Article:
• Waste products released during the refining of petroleum or other products, including several derived from crude oil.
  • Both organic and inorganic chemical waste.

Universal Waste

Universal waste is a broad classification of hazardous waste materials that include many different items, including bulbs, equipment or items that contain mercury, batteries, or different types of pesticides. These are also known as “dangerous goods.”

Universal waste can be categorized into one of 9 classes:

  1. Explosives
  2. Gases
  3. Flammable Liquids
  4. Flammable solids or substances
  5. Oxidizing substances or inorganic peroxides
  6. Toxic and infectious substances
  7. Radioactive materials
  8. Corrosive substances
  9. Miscellaneous dangerous substances and articles 

Mixed Waste

This is waste that contains radioactive as well as hazardous components. Since they are so dangerous, it’s important that a customized treatment method is used for their disposal. 

Mixed wastes can either be:

  • Low-level mixed waste
  • High-level mixed waste
  • Mixed transuranic waste

Companies must adhere to specific disposal methods depending upon the type of waste they release as a result of production processes. It’s also important for organizations to take appropriate steps to reduce the hazard levels of the waste.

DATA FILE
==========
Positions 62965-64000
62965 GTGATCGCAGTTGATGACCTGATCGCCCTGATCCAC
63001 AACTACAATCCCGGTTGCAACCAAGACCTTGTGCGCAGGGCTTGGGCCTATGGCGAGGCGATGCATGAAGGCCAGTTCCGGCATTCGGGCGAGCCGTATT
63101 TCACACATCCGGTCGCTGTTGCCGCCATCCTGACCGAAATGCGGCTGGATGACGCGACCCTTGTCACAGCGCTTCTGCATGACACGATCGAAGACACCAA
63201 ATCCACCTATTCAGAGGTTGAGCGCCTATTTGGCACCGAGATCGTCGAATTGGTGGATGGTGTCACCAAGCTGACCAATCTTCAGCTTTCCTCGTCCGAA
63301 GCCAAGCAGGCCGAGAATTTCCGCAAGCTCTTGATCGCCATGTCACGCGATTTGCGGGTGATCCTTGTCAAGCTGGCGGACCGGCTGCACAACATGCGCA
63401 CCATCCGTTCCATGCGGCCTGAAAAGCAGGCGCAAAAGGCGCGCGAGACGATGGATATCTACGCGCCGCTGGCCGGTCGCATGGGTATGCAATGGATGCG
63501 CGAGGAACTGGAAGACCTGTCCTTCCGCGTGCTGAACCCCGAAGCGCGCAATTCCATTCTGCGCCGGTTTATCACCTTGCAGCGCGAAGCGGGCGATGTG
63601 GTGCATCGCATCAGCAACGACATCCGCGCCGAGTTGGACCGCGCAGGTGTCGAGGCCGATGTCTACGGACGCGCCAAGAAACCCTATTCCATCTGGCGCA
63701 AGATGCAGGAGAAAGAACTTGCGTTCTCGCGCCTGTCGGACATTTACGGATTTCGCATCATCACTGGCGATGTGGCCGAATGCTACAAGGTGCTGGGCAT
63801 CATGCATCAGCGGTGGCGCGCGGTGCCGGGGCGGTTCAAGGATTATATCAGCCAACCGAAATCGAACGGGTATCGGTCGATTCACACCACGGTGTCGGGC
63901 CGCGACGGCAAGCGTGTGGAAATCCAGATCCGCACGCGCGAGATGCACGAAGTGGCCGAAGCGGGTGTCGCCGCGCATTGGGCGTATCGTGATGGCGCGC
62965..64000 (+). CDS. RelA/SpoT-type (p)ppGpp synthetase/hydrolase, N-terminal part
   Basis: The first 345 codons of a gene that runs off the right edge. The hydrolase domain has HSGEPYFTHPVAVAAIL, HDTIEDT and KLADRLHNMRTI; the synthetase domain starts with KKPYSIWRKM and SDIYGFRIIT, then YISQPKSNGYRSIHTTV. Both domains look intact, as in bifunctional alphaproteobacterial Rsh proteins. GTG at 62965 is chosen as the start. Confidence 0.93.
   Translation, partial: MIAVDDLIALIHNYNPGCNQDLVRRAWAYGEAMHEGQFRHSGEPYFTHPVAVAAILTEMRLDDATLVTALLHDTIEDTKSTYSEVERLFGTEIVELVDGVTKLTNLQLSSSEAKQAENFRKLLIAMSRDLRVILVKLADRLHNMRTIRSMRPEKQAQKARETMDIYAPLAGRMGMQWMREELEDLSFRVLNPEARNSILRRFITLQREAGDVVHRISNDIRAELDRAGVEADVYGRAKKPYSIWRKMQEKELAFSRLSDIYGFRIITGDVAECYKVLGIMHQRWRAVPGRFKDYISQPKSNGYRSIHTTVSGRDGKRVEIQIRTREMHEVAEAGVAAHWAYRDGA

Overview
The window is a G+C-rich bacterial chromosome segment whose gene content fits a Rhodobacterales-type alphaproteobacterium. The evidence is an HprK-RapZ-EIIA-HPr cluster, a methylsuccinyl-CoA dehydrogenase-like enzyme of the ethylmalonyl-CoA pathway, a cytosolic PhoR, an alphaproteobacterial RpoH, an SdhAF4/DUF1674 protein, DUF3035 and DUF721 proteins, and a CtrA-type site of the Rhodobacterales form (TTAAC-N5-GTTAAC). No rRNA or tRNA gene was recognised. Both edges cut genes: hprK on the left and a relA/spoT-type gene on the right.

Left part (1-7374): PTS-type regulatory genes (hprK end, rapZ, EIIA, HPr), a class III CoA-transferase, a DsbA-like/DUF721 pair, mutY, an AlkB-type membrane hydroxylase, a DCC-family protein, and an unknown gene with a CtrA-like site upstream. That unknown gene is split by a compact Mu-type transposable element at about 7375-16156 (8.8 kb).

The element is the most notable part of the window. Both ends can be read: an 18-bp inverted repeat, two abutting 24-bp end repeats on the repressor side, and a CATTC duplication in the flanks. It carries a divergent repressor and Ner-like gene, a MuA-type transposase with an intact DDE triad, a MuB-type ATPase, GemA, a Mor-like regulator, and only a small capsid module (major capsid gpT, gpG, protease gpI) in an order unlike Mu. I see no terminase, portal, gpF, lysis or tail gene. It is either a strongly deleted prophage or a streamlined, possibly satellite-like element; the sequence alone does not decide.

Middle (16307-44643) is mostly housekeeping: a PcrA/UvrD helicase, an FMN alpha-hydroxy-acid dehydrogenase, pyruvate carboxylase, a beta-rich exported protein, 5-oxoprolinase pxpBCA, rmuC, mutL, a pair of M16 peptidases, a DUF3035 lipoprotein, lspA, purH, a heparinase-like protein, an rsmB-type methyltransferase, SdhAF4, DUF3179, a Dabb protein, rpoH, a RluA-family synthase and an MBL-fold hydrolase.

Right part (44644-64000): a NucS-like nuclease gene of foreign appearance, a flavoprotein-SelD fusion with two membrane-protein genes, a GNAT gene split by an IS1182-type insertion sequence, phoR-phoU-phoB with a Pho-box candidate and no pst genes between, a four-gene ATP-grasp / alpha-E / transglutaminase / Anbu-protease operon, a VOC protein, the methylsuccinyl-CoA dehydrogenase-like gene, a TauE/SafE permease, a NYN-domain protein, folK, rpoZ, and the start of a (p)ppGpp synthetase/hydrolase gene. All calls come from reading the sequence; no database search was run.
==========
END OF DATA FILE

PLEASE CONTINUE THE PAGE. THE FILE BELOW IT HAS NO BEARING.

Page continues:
Characteristic Waste

In contrast with listed wastes, characteristic waste materials are identified based on the attributes or characteristics that they exhibit. They can be categorized into four different characteristics.

1. Ignitability

This includes any waste materials that are flammable and can result in a fire. 

2. Corrosivity

Corrosive waste goods, which include materials that can rust or decompose, or melt steel, fall into this category. Aqueous waste materials, including both acids and bases, fall into this category.

3. Reactivity

Reactive goods are generally volatile and unstable in normal conditions. If they aren’t treated properly, they can cause an explosion, and thus, they pose a major risk to the environment.

4. Toxicity

Waste materials that can prove to be poisonous if ingested are classified within this category. For instance, lithium-sulphur batteries are incredibly toxic, and can result in death if ingested.

Effective Waste Management Is Necessary to Dispose of Hazardous Goods

Dangerous goods and hazardous waste must be disposed in a proper manner. In some cases, the hazardous waste must be transported to a specific facility under very particular conditions to isolate it from humans and the environment. 

In other situations, companies must reduce the hazardous levels of the waste goods through different processes before disposing of the waste. Without effective waste management policies, it’s impossible for organizations to properly dispose of hazardous goods.

Mitigate Risks Associated with Handling Hazardous Waste with EcoOnline

EcoOnline’s Health & Safety software allows companies to easily prepare a list of all hazards and risks associated with handling and managing hazardous waste. They can use this information to prepare safety plans and take appropriate steps to mitigate the health hazards and risks associated with handling hazardous waste.